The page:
According to Lucy Franklin, Managing Director of Accordance VAT, this is disappointing, and has prompted responses ranging from outrage about the results to despair about the process, with a healthy dose of weak excuses thrown in for good measure.
In the criticisms and reporting, we run the risk of getting mired in the process, not the impact. Gender Pay Gap reporting represents an immense opportunity to identify if and where there are issues within a business. Visibility is the first step towards progress – and the gender pay gap is an issue we need progress on.
That said, I know that adopting new reporting obligations can be onerous – finance is full of filing and submissions, and Accordance is no stranger to mandatory deadlines. But in this instance, the benefits outweigh the administrative burden. Gender pay gap reporting offers the potential to identify, at every level of a business, where inequalities lie. Whilst this may appear a redundant statement, the lack of progress in gender equality in the workplace over recent decades can attest to the necessity of an issue being recognised, being visible, and being acted on.
This is why Accordance has made the decision to publish our gender pay gap statistics, despite being well beneath the legal threshold for reporting. I want Accordance VAT to play a role in changing a historically male dominated sector. Finance and professional services companies boast a huge number of talented, bright, determined women. Many of these women have great careers in support functions, but those shouldn’t be the only avenues open to them. Financial and professional services organisations are unfortunately disproportionately dominated by men in the more senior positions, and this needs to change. Reporting on our Gender Pay Gap may not affect the systemic issues, but it is a step towards addressing inequality more widely as well as setting the bar for other businesses. We want to lead the way in our sector, and that means voluntarily putting ourselves forward, celebrating our successes where we find them but being the first to highlight where progress is needed.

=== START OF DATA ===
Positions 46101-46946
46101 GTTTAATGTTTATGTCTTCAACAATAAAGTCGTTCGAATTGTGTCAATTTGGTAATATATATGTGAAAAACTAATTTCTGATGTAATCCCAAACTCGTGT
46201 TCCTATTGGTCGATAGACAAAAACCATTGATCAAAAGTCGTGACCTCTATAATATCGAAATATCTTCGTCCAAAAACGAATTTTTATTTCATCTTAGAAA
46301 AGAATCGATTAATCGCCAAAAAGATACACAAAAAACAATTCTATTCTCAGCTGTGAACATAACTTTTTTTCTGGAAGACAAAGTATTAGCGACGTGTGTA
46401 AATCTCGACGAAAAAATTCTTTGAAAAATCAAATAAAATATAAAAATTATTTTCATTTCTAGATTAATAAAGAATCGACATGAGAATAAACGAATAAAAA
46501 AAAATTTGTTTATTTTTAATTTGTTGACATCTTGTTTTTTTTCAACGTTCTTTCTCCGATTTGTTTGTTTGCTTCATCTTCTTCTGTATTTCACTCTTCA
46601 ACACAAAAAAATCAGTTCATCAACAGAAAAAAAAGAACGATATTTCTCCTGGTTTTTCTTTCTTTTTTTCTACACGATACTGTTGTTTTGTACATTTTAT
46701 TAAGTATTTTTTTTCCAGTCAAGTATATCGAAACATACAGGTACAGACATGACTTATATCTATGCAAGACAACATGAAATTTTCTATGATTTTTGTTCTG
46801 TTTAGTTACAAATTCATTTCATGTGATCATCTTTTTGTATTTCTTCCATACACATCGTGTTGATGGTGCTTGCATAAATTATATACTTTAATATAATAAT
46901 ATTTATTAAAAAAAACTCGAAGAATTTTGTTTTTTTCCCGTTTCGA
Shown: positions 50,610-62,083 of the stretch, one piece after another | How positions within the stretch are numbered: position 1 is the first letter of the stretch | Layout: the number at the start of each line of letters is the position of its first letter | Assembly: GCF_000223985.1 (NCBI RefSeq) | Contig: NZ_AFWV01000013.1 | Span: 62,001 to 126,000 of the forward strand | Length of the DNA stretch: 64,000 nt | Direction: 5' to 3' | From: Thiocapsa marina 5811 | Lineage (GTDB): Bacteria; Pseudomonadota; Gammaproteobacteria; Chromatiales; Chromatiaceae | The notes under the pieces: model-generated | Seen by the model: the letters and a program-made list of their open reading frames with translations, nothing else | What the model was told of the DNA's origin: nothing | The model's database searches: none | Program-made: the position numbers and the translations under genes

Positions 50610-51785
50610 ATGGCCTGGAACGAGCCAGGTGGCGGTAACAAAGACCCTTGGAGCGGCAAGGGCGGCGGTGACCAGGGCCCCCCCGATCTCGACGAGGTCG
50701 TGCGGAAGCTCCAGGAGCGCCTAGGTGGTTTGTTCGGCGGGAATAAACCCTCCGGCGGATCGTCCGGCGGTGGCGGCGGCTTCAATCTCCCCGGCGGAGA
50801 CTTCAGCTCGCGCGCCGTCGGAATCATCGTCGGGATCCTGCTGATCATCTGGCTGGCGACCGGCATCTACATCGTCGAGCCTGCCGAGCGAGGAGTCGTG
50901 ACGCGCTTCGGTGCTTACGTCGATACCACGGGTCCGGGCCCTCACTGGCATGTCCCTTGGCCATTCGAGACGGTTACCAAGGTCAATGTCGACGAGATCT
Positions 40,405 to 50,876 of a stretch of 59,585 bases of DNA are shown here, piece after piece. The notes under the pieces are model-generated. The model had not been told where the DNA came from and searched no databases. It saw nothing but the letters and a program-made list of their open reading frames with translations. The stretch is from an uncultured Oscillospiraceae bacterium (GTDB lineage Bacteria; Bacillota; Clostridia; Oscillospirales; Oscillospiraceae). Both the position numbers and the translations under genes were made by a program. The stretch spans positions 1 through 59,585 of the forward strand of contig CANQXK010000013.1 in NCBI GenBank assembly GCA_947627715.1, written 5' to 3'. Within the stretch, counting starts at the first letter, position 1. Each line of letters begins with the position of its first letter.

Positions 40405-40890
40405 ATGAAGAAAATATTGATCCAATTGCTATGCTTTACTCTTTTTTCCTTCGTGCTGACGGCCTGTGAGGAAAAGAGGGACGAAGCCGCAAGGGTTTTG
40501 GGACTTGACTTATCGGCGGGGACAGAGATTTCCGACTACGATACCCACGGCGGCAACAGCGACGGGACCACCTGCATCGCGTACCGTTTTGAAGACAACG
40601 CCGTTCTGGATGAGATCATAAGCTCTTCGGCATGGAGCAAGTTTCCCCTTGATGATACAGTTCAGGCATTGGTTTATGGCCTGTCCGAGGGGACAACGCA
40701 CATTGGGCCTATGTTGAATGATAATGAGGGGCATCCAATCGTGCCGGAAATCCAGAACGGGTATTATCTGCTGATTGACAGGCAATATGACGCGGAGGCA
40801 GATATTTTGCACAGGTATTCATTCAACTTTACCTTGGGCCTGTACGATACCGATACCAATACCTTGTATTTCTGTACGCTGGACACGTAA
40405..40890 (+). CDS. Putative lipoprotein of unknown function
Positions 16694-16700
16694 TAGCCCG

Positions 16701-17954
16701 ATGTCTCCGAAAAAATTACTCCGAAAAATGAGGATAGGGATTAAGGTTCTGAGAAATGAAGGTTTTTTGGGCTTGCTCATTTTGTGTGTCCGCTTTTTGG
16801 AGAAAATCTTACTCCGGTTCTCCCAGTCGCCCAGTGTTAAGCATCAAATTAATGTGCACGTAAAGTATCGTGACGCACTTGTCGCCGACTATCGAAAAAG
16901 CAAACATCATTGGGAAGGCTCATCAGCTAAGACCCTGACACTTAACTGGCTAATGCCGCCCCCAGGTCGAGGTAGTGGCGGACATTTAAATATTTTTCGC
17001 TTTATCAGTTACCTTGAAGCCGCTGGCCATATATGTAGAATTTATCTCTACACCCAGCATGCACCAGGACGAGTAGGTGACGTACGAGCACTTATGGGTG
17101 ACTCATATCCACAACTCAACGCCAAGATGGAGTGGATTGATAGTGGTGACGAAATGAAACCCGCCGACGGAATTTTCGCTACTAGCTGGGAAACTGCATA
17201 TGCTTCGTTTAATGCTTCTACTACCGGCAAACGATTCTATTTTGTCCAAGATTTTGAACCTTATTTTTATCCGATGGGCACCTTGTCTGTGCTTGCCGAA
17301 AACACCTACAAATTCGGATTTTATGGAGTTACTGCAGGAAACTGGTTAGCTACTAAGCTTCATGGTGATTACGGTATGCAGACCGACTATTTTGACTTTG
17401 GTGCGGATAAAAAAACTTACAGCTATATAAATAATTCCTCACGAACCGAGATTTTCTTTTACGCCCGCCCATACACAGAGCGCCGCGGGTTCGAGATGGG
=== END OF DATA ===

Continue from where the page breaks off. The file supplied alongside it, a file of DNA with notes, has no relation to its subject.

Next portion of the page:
Publishing our results is just the first step. Having identified that our mean pay gap sits at 12.8% and our median pay gap at -3.5%, we know that we’re doing better than some of our larger competitors in the sector, but we can do more. Publishing our figures shows our commitment to tackling this gap, as do the range of measures we have put in place around recruitment, training, job shadowing, and progression policies. These policies don’t just relate to gender diversity, but also diversity in terms of ethnicity, culture, physical ability, health and mental health.
Fundamentally, greater equality in our sector is about much more than just an improvement in statistics. Finance drives the world – and thus has a significant impact on how lives are led. We need to attract the best and the brightest minds shaping this future – and we need people from different walks of life with a seat at the table. Women need to be as key as men in determining the shape and course of finance, and how it affects economies and shared futures. Again, publishing our statistics cannot affect global trends and practices, but it does demonstrate our commitment to equality, and our determination to reshape the sector we work in.
I urge other businesses below the threshold to join us – to publish statistics for staff and for the wider world, and to identify where progress needs to be made. Reporting and publishing on the picture of an organisation offers an immense opportunity to recognise where problems are, and in doing so shape and improve them for the benefit of everyone. Equality requires commitment and a will to change, but the benefits of a more diverse workforce will be felt both in and outside of the financial and professional services sector.